It has been an even more awkward week than usual for Housing Minister Nick Smith – who has had to explain how he came to conduct a tour of potential housing sites only to learn that one part wasn’t the Government’s to sell.
Naive iwi took umbrage – having believed in their innocence the Government had stopped stealing land from Maori yonks ago and therefore the plot should have been offered to them. Unlike the iwi fortunately – most of us have grown used to politicians showing us things that aren’t really there.
In fact one piece of the surplus land had been notified under Right of First Refusal provisions which makes Smith’s error even more mysterious.
How did it happen? Brook bloody Sabin, that’s how. The 3 News reporter – yes, they still have some – had put Smith under ‘enormous pressure’ to provide examples of land the Government could use for housing.
I’ve never been on the receiving end of an interrogation from Sabin – but I can just imagine how terrifying it is having him bear down on you with his spectacles flaring and his vowels fully modulated.
Smith won’t be caught out again, though.
‘Next time you push me hard I’ll need to tell you to be more patient so that we can get all the i’s dotted and t’s crossed’ he seethed to the reporter.
Asked by Sabin if this meant it was all his fault Smith elaborated on what he meant by i-dotting and t-crossing: ‘I’m saying next time you push me I’m going to push back harder’.
I suppose it could have been worse. Smith could have got nasty and threatening.
You hum it; Nathan Guy will sing it. Frank Sinatra may have crooned about there being an awful lot of coffee in Brazil. The Minister of Primary Industries this week came up with an equally illuminating observation – that there is an awful lot of sand in the Saudi Arabian desert.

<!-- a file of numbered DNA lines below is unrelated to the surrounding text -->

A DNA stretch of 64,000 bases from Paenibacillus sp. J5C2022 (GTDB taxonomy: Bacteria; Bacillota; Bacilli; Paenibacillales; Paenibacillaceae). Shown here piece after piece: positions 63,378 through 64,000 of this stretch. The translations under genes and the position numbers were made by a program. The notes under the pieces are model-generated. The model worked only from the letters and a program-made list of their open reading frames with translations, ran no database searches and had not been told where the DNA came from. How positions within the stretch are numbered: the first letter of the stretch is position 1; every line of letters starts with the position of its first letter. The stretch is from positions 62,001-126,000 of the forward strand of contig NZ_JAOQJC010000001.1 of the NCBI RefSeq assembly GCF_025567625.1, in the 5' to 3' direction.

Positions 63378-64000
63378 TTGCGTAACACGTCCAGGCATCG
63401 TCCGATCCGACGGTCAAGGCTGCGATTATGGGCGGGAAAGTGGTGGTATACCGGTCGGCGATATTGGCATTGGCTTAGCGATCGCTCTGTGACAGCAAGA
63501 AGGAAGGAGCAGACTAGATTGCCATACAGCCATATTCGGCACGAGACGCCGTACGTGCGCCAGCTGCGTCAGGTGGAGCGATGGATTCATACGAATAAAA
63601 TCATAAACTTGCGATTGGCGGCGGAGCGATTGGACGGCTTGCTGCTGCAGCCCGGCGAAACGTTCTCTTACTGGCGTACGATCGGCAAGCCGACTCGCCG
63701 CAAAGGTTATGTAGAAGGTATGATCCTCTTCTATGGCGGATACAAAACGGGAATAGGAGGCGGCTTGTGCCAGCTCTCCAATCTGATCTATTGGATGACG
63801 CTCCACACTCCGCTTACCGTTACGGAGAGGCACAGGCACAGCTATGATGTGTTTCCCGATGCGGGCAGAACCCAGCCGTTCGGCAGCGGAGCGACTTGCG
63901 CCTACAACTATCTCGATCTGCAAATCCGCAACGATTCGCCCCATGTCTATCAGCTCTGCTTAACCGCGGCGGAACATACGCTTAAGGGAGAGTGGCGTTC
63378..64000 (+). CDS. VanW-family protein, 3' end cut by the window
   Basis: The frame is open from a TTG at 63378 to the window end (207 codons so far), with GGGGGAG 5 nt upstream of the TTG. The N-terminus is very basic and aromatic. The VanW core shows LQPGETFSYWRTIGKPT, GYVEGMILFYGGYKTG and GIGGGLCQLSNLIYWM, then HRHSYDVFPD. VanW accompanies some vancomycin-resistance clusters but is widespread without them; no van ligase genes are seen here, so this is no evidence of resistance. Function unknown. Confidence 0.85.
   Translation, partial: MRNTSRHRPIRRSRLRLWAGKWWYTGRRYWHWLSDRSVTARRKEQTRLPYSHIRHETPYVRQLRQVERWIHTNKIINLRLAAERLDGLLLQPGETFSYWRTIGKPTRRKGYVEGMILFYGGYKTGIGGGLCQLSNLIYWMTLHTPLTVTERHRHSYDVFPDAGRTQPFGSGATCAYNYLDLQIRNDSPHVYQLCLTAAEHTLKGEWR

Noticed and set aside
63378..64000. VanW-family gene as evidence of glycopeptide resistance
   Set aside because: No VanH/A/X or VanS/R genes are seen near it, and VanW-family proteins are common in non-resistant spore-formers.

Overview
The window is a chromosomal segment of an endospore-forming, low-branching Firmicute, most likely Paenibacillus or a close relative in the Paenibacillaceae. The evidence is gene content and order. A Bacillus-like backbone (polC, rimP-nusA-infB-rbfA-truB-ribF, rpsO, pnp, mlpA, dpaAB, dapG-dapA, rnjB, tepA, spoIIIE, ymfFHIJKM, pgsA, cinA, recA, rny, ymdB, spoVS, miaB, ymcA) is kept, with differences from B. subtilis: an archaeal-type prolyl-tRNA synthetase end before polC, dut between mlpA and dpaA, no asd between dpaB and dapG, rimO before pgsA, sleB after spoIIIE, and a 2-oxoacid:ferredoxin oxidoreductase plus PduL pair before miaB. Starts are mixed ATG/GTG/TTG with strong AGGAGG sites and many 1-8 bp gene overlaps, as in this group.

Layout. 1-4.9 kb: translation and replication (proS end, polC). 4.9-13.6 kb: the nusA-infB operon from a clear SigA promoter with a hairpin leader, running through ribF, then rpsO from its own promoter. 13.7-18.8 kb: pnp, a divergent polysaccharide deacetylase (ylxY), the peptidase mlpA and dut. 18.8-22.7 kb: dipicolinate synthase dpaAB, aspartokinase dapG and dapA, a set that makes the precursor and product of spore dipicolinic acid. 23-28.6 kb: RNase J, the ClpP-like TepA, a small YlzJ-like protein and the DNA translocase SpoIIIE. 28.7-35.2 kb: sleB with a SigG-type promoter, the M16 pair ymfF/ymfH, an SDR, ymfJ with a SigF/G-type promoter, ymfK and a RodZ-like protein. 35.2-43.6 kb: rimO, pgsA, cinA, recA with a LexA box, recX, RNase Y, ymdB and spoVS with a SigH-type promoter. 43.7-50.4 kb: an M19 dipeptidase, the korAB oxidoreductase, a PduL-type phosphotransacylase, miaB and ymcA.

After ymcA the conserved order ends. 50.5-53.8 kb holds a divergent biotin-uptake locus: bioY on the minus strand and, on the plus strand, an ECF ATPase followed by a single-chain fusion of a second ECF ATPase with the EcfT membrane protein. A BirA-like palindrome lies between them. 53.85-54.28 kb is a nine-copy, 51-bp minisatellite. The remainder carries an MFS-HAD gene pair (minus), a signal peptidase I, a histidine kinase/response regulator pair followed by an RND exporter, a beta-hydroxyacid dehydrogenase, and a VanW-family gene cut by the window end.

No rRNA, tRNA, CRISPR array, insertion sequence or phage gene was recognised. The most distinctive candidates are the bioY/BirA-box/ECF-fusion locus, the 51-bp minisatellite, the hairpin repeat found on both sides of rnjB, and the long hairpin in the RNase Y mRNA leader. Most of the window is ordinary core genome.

It is now more than a month since the Budget was delivered. The subsequent glow that the document’s success gave to National is on the wane. It is business as usual. The business of governing – that is. It is a matter of knuckling-down and getting through the winter with the party’s poll ratings unscathed.
For Cabinet ministers dealing with one distraction after another in their portfolios – it is like wading through molasses – a slow messy process where unwelcome things keep popping out of the woodwork. Or – as Steven Joyce will attest – from out of the Tasmanian ash veneer liberally applied in the joinery which added even more thousands of dollars spent on fitting out the new headquarters of the Ministry of Business, Innovation and Employment.
Joyce’s ignominy in the face of such extravagance is a lesson that even the most careful minister can be derailed by momentarily forgetting to always be wary of the unexpected. While the ministry’s chief executive will have to carry the can – Joyce will be asking himself why his normally acute political antennae failed him in his own backyard.
Meanwhile John Key and Nick Smith combined to further tangle the already tangled web surrounding use of Crown-owned land for housing and iwi rights of first refusal if and when some goes up for sale.
Smith’s bull-in-a-china-shop approach to portfolio management has its advantages in giving the perception of action. But when it comes to tackling the Auckland housing crisis Smith seems to be running out of options. But the problem is only going to get bigger – according to the Productivity Commission’s latest report.
It’s so cold they all sleep in the lounge – huddled together in the only carpeted room in the house.
The curtains are hopelessly thin – the floors in the hallway and bedrooms are vinyl. It’s no place to call home – let alone raise a family.